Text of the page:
“The Russians have 40 icebreakers … and they’re building 13 more, many of which are weaponized,” says U.S. Sen. Dan Sullivan. Many? Weaponised? The journalist who interviewed the Senator did not go a step further to ask about specific examples. You get the gist that this is a load of absolute hogwash, to put it politely. Something got seriously garbled somewhere along the grapevine, because I am aware of just the one ice-strengthened naval ship type that might potentially capable of carrying heavy weaponry onboard, (the ‘Ivan Papanin’,
Project 23550 ice-class patrol boats (x2) with 100mm main gun and Kalibr cruise missile launchers). So, 2 equates to ‘many’, well, two more than what the U.S. has – 0.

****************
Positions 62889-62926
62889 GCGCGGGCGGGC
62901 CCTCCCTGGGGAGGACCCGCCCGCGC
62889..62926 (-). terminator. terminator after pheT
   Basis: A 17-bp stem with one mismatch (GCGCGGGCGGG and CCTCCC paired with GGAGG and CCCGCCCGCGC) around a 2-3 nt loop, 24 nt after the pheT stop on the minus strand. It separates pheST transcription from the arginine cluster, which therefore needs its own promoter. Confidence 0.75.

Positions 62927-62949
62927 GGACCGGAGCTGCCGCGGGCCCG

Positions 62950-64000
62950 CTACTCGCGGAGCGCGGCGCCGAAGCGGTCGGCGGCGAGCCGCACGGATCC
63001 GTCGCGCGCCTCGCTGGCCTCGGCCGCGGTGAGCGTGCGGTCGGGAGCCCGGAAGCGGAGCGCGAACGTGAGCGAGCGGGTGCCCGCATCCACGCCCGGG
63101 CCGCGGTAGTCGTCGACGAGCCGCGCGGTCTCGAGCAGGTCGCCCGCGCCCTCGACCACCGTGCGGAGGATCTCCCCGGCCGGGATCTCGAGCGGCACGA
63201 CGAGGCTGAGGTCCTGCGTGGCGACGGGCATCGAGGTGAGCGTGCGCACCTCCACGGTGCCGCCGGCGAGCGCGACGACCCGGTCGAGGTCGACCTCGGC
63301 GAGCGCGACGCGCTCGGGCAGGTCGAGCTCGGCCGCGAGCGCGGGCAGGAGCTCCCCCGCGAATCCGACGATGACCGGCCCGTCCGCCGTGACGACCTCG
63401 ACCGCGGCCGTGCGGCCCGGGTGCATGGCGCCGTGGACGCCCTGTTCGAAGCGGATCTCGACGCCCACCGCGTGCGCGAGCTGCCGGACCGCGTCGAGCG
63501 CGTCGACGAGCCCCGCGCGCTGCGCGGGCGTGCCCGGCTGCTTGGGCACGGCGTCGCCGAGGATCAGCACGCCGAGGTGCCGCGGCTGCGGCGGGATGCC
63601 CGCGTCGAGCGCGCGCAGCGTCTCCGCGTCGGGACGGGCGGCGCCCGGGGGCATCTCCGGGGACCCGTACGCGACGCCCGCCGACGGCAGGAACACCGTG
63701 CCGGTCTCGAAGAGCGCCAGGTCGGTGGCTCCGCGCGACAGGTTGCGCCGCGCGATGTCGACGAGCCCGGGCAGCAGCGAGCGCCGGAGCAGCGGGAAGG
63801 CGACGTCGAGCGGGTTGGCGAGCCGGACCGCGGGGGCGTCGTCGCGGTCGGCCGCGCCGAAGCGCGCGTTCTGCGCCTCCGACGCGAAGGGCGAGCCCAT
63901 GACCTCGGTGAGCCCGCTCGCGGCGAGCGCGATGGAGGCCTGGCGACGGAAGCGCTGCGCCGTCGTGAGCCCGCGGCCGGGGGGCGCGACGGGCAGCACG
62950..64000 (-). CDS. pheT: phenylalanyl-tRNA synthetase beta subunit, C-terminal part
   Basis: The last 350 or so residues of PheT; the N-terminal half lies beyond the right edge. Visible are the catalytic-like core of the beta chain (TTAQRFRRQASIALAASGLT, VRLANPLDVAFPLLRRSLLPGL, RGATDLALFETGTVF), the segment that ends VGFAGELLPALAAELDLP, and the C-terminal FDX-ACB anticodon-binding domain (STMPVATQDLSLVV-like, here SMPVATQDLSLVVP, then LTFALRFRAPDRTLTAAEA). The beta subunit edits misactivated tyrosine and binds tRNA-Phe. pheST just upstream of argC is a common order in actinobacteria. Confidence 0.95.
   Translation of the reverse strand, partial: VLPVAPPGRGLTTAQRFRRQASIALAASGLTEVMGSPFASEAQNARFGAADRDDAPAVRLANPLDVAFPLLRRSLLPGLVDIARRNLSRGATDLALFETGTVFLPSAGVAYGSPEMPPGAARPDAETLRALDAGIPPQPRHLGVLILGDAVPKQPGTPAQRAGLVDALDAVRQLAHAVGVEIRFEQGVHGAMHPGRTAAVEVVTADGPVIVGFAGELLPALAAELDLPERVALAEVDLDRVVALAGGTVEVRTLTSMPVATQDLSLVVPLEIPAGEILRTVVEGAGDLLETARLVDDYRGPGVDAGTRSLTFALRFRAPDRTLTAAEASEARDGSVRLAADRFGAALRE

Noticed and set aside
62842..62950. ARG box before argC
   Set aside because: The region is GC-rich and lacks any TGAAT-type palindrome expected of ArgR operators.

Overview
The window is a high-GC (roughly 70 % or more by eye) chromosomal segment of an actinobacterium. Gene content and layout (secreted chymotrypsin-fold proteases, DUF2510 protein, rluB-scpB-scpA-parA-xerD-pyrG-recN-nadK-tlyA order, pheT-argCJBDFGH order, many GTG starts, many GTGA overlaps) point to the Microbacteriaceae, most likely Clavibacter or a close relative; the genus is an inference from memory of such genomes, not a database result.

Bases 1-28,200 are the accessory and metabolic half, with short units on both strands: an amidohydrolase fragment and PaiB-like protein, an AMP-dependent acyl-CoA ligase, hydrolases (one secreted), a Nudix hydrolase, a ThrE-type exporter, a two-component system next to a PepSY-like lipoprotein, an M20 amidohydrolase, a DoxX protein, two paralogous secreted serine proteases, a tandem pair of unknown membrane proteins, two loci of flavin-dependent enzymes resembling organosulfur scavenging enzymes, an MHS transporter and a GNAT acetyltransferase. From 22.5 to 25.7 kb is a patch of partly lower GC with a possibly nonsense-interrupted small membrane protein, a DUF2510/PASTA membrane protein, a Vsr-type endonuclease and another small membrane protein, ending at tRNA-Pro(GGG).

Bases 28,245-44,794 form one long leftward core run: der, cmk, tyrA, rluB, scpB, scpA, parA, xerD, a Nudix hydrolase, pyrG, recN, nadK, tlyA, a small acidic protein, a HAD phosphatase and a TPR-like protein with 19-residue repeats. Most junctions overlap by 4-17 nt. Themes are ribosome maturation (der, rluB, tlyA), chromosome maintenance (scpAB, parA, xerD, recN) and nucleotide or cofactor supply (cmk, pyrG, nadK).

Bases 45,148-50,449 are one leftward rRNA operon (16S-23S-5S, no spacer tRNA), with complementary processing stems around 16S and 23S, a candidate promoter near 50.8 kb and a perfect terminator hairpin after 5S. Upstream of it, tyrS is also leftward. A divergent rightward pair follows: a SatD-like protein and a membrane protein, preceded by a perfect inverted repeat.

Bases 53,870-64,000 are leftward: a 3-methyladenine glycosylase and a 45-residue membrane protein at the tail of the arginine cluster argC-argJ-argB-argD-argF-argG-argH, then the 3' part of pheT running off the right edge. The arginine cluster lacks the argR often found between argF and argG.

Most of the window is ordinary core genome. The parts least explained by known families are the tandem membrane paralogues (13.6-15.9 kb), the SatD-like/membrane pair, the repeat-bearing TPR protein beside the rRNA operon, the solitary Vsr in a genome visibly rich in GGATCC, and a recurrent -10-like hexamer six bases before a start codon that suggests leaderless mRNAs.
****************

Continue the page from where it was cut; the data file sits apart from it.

The biggest icebreaker bugbear that Washington has is not actually over the numbers of Russian government-operated icebreakers active, but the huge disparity itself, commonly referred to an “icebreaker gap”, (in the same way there was a “missile gap” during the Cold War). The U.S. has just the two available icebreakers. The only working government operated medium icebreaker, the USCGC ‘Healy’ is busy elsewhere and the only heavy icebreaker suitable for FONOP in the Arctic is the USCGC ‘Polar Star’, just happens to be the only U.S. research support and supply workhorse to Antarctica. Built in 1978, ‘Polar Star’ is rather elderly and prone to technical mishaps and so in need of dedicated “tender loving care’ TLC from its crew. Likewise, the former commandant of the U.S. Coast Guard, Retired Adm Paul Zukunft, said that his “biggest fear when I was commandant” was needing to get Russian or Canadian help if one USCG ship had got stuck in ice in the Arctic.